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Yesterday was World AIDS Day, dedicated to educating the public about AIDS prevention and eliminating discrimination towards those suffering from AIDS. However, what is most interesting about the day of international events and education dedicated to the eradication of HIV and AIDS is that no event, website or news outlet commemorating the day acknowledged the single most effective method of preventing the spread of the disease—abstinence.

As with most STD prevention programs, the emphasis was universally placed on risk reduction rather than risk elimination, or more simply put on condom use. The UK World AIDS Day website, for example, claims, “Using a condom during sex . . . is the best way to protect yourself and your partner from HIV and other sexually transmitted infections (STIs).” (Note the new politically correct term for sexually transmitted diseases (STDs), designed to remove any stigma from these diseases.) This is in fact false, as abstinence before and fidelity in marriage is the best way to protect you and your partner from HIV or other sexually transmitted diseases.

The fact that abstinence is never mentioned as an option starkly illustrates the cultural attitude towards sex that dominates media and policy—the attitude that abstinence, fidelity and sexual restraint are impossibilities. Rather than spreading the message that one should eliminate risky behavior, events such as World AIDS Day encourage the public only to make inherently risky behavior less risky.

Has this risk reduction message worked? No.

According to Dr. Anthony Fauci of the National Institute for Health, “the annual number of new HIV infections in the United States — about 56,000 — has remained fairly constant for more than a decade. That’s right, 56,000 people are infected in this country every year.” If the number of annual infections holding steady for a decade is considered effective, then, perhaps, an argument could be made that it is effective.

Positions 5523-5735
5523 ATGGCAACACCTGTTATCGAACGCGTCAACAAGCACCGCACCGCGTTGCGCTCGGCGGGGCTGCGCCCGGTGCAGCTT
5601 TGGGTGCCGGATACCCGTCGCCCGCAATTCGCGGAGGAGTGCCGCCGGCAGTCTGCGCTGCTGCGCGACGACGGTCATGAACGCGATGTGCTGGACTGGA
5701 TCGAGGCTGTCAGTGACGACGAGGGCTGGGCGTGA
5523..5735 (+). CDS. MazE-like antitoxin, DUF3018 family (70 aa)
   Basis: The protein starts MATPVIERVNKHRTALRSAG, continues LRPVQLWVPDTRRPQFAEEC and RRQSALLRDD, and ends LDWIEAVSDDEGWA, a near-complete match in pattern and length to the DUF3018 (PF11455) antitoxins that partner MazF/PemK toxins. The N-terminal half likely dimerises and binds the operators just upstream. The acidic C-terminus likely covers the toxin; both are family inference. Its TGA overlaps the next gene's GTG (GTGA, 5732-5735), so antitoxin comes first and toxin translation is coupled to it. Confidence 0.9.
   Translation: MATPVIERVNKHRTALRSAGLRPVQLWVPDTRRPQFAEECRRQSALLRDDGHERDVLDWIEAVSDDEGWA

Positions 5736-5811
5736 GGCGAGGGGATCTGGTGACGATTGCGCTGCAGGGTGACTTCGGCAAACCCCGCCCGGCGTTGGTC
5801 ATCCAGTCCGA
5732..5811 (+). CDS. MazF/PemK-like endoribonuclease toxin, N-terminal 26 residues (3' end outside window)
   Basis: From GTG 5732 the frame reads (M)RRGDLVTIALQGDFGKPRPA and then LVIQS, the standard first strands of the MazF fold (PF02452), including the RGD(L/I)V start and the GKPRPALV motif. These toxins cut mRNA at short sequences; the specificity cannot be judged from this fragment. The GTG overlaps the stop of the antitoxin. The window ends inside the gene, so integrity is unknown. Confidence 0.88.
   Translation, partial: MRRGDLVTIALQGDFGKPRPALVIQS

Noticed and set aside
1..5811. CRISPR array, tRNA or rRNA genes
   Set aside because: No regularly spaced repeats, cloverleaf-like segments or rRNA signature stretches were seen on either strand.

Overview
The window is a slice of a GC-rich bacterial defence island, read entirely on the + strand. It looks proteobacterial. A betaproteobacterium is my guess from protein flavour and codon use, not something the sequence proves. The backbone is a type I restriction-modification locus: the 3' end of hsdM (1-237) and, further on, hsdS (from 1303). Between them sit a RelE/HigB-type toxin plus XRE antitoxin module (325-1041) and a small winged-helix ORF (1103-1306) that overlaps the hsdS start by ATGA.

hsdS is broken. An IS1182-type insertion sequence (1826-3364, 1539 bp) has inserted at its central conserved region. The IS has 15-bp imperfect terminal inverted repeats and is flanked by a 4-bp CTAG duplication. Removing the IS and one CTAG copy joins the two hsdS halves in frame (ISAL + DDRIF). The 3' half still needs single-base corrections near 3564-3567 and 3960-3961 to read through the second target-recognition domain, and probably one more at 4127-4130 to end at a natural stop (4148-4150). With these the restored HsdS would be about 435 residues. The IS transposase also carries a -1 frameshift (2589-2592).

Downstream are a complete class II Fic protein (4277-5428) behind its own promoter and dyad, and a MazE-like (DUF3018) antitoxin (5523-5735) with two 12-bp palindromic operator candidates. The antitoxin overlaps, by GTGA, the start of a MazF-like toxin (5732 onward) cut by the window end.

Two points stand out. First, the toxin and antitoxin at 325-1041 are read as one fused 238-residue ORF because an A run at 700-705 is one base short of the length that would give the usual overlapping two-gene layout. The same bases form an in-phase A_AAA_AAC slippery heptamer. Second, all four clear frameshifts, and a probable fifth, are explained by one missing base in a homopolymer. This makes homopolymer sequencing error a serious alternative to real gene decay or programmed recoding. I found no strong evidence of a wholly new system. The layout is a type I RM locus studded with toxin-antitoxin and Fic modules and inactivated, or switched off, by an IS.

The AIDS epidemic in Africa, however, illustrates the failure of risk reduction messaging. After years of multi-million dollar Western condom programs in Africa, a study conducted by UNAIDS (one of the largest condom provider for Africa) found that condom programs have not turned around any of the severe AIDS epidemics in Africa. Those countries that did succeed in turning around the epidemic did so through programs emphasizing changes in behavior, particularly abstinence or limiting the number of one’s sexual partners.

Therefore, what makes World AIDS Day and the media hype it receives so infuriating is that it continues to reinforce the cultural attitudes that are responsible for the spread of the disease. It is a gross misdeed on the part of those most committed to stopping the spread of HIV. Until we begin to culturally value sexual restraint, fidelity and abstinence, until we begin to connect actions to consequences, until we stop spreading the myth that condoms are the safest means of protection, the AIDS epidemic will continue to spread.

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